A study in Autoimmunity Reviews discovered the soup of inflammation created in fat tissue lowered the number of natural killer cells.

Natural killer cells are the white blood cells responsible for killing cancer and cells infected by viruses.

Basically, toxic body fat lowers your immunity against cancer.

Body fat is something we all have—some more than others.

“Now what?” you ask.

How do you minimize and get rid of unhealthy body fat without depriving yourself of food and nutrients; killing yourself at the gym; and wasting money and time on the next fad diet and “quick fix?”

3 Simple Ways to Get Rid of Dangerous Body Fat.

In my experience working with countless people with chronic diseases, the biggest obstacle people have is what to eat and when.

As I have stated in my book REBUILD, there are 3 main habits that cause people to be over-fat:

  1. Eating high-calorie, nutrient-deficient food throughout the day;
  2. Eating the biggest meal at night; and
  3. Not performing the right fat-burning exercises.

This said, here are simple rules to follow to help lose the inflammatory body fat that may be sitting above your waistline.

Eat high-nutrient, low-calorie foods throughout the day (roughly five to six times a day).

It’s best to eat plant-based foods and healthful proteins throughout the day. You should eat when you are active, not when getting ready for bed. See the next rule.

Eat little to no carbs (especially refined, white carbs), nor a big protein meal, after 6:00–7:00 p.m.


After eating a meal, the hormone insulin is on the job regulating your blood sugar and transporting protein to its needed destination in the body.

When you eat a big meal at night, insulin will cause the unused calories/energy you’ve eaten and store it at fat. So, you are increasing your body fat while you sleep.

The surge of insulin will also shut off the release of growth hormone needed to burn fat while you sleep.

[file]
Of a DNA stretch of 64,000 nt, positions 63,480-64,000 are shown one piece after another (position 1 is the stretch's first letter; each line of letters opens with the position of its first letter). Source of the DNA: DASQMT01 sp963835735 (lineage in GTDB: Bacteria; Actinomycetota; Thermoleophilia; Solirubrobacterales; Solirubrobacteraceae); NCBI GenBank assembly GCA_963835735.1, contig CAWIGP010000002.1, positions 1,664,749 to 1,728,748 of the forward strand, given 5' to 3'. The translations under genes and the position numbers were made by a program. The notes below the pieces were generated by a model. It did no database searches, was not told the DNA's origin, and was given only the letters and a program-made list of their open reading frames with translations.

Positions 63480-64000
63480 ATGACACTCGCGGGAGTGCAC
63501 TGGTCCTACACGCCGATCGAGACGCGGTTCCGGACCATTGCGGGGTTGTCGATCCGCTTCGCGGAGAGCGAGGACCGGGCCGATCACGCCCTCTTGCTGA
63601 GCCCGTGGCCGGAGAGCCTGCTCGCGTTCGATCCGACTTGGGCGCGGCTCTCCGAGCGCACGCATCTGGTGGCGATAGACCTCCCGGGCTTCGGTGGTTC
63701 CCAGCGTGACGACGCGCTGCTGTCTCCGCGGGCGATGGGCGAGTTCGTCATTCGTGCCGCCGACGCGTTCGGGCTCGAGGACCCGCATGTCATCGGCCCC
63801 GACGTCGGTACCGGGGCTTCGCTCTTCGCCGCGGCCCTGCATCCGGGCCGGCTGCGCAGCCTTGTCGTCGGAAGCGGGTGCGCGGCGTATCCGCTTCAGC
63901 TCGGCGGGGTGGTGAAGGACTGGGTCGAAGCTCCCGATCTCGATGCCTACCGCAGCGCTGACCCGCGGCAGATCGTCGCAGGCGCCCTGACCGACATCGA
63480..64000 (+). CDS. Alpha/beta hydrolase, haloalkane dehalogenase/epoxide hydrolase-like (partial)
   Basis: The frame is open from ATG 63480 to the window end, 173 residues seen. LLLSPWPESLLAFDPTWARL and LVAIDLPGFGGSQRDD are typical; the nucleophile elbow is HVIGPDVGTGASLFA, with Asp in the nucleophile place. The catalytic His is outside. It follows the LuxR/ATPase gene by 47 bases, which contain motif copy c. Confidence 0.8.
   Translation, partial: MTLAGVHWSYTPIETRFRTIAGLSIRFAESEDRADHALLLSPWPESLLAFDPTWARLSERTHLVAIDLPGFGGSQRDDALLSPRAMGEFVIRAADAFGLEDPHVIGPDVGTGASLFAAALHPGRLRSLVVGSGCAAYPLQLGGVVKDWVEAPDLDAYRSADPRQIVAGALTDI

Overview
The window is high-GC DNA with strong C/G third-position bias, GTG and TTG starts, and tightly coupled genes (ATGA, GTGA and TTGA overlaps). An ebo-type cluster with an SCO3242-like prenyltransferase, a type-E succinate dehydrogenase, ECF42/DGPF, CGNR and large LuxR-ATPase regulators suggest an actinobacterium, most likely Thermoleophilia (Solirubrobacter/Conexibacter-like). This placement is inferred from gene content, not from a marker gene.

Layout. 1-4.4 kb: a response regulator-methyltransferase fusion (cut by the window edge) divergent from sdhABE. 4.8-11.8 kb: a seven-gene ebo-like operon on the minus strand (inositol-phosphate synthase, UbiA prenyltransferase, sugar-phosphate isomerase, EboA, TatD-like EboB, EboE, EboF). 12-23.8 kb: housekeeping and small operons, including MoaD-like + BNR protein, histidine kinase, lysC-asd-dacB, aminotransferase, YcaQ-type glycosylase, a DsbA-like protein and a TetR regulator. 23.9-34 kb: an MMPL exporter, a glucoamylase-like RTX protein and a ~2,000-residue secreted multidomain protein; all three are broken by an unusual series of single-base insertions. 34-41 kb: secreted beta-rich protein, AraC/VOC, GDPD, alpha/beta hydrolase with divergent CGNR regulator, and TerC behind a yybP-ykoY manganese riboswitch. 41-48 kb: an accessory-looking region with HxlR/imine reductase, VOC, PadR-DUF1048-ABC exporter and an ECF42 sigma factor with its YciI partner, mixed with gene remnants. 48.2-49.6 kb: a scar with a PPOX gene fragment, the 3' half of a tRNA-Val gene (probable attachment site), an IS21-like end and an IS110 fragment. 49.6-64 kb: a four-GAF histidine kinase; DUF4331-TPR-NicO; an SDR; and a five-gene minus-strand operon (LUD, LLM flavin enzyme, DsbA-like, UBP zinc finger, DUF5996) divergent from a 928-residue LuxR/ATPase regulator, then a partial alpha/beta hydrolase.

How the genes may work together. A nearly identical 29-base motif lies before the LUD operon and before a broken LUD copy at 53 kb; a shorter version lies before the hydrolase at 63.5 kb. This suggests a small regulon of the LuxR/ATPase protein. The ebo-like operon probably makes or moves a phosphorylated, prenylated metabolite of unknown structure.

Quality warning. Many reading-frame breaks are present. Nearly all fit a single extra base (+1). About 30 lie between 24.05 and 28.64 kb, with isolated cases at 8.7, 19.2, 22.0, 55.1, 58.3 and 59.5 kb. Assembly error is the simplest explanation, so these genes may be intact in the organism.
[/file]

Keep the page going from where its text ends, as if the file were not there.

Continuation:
High-intensity interval training

The fastest and safest way to get rid of body fat through exercising is with intensity.

High-intensity interval training (HIIT) typically involves all-out intensity for a short period, followed by periods of low-intensity exercise or rest.

A great example of this is sprinting—explosive movement for a short time, followed by a walk or rest.

High-intensity interval training can be performed on a bike, treadmill, oscillating machine, any other exercise machine, or just on your own two feet.

You can create a high-intensity interval-training program using TRX, kettle bells, or boot-camp training. What’s the right type of high-intensity interval-training exercise for you?

You decide.

The great news is that high-intensity interval training involves less time. You don’t have to spend all day at the gym, or exercise for hours on end until you’re exhausted.

Twenty minutes of high intensity allows for maximum fat burning!

While I understand the want to get rid of fat for personal reasons, excessive body fat poses a real danger to your health.

From a chronic-disease and cancer point of view, understanding how fat works and how to control the levels of it is a major step in preventing cancer and/or recurrence in the future.

For more info on how to get low fat and lean without ridiculous agenda-driven diets, exercise programs out of a box, get yourself a copy of REBUILD.


Napoli N, Vattibuti S, Yarrameneni J, et al. Increased 2‑hydroxylation of estrogen is associated with lower body fat and increased lean body mass in postmenopausal women. Maturitas 2012 May;72(1):66-71

Schafer, Z. T., & Brugge, J. S. (2007). IL-6 involvement in epithelial cancers. The Journal of Clinical Investigation, 117, 3660–63.

Sethi, G., Sung, B., & Aggarwal,. B. B. (2008). TNF: A master switch for inflammation to cancer. Frontiers in Bioscience 13 (13), 5094–107.